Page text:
The First to Die at the End by Adam Silvera (560 pages)

A Ticking Clock and Beating Hearts
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The First to Die at the End by Adam Silvera (560 pages)

How Would You Spend Your Final Day?

Death-Cast is new, and no one is quite sure if it’s real or some kind of elaborate prank. The app promises to give you a 24-hour warning before your death–a concept both intriguing and terrifying. And even though many people are skeptical, millions have already signed up. Orion Pagan, who suffers from a life-threatening heart condition, signed up, so he would get a warning of the inevitable, probably sooner-rather-than-later event of his death. Valentino Prince, with a golden future set before him, registered after his twin sister nearly died in a shocking car accident. The two cross paths in New York City, and their connection is instant.

When the first round of Death-Cast notifications go out, one of the boys receives a call, but the other does not. Because this is the first round of notifications, they’re not sure what to think. Their connection was so instant and so strong, so they decide to spend the day together, knowing full well that this decision will only make their parting more devastating. While the story is written from the two boys’ perspectives, we also get an idea of the absolute chaos and paranoia created by Death-Cast around the world. As people receive their notifications, they experience a range of emotions, from denial to depression to hysteria. Orion and Valentino are caught in this maelstrom, but their bond will lead them through it, regardless of where it might end. 


A Pitiable Pair in The First to Die at the End

Readers are very quickly dropped into a busy world that has a full and impactful history. Ireland works to make this period setting accessible to readers, and that work pays off. Laura’s world, while different in many ways, has enough similarities to our modern world to make the stakes and tensions familiar. The point of view structure is pretty unique; Laura’s story is written in first-person, while Skylark’s story is in third-person. I haven’t really seen this before, but the structure not only gave us a good purview into Laura’s perspective, but also helped keep Skylark a bit more mysterious in an unforced way. Even with the mysticism, the impacts of oppression and capitalism on Laura’s society will be very familiar to modern readers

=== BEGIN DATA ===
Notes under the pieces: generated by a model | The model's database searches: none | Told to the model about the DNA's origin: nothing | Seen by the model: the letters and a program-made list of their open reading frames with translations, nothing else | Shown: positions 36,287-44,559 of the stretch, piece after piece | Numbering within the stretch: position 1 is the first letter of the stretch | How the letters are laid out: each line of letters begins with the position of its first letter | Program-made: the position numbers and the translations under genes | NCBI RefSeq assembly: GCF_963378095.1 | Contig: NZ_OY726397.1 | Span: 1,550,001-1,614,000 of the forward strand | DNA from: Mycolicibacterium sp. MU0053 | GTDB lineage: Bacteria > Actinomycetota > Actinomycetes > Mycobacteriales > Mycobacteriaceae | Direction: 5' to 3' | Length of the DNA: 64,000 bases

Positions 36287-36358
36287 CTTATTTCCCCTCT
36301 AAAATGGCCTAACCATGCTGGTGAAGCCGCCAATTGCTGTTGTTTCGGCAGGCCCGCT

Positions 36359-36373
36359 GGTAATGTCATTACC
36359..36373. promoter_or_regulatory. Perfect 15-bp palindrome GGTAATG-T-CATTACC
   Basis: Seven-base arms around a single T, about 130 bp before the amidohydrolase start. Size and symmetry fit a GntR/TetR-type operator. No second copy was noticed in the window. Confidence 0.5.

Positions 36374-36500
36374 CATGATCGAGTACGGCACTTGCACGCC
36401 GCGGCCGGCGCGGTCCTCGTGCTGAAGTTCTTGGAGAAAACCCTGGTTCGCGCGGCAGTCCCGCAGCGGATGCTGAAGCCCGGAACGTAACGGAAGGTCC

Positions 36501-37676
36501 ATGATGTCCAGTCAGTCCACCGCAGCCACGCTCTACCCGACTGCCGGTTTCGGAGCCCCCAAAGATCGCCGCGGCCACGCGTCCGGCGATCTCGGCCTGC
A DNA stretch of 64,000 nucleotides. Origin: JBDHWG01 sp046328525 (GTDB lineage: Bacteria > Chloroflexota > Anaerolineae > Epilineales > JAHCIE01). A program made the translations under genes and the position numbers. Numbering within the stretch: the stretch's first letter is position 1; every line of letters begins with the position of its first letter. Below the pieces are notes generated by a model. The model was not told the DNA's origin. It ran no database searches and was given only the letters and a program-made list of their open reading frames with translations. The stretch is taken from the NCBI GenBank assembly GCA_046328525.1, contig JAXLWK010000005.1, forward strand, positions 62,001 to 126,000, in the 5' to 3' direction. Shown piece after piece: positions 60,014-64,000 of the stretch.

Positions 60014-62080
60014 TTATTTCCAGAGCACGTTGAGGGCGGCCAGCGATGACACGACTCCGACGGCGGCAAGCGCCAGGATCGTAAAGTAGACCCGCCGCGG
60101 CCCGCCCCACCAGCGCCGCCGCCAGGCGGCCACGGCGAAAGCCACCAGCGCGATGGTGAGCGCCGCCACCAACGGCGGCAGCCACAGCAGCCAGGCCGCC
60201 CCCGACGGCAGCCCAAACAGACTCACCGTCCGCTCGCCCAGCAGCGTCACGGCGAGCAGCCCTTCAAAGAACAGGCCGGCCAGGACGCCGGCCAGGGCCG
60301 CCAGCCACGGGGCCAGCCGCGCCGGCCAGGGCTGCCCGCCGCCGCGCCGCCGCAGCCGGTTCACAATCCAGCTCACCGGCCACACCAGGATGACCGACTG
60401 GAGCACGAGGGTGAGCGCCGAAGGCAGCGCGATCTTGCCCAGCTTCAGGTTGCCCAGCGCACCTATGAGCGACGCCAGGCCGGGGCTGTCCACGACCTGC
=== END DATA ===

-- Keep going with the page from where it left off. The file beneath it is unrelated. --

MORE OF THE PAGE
The Bottom Line: 4/5 stars

One of my major questions coming out of the first novel was about how Death-Cast got started and what the public response was to the app. This novel provided some of those answers, though I’d still like to know more about the logistics of how Death-Cast works. (That’s not really the focus of either story, though.) Silvera writes in an earnest, poignant way across all of his works, and this book is no exception. The sincerity helps counteract some of the feelings of repetition across the two stories. While the focus is mainly on the impact of the notifications, we also see how the characters’ lives are impacted by grief, religion-based faith, and abuse, adding to the complexity of their lives. I recommend this book to anyone looking to spend some time with their feelings and who might need a reminder to seize the day.

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Rachel Gomes is a 30-something high school English teacher who lives with her high school sweetheart-turned-husband and their son. Rachel is a voracious reader who loves to learn and has her doctorate in Curriculum and Instruction. She’s happiest listening to podcasts and talking to friends about the latest news in nerd culture.

Favourite book: Don’t make me choose between A Song of Ice and Fire and Harry Potter
Favourite brunch spot: The Farmer’s Table


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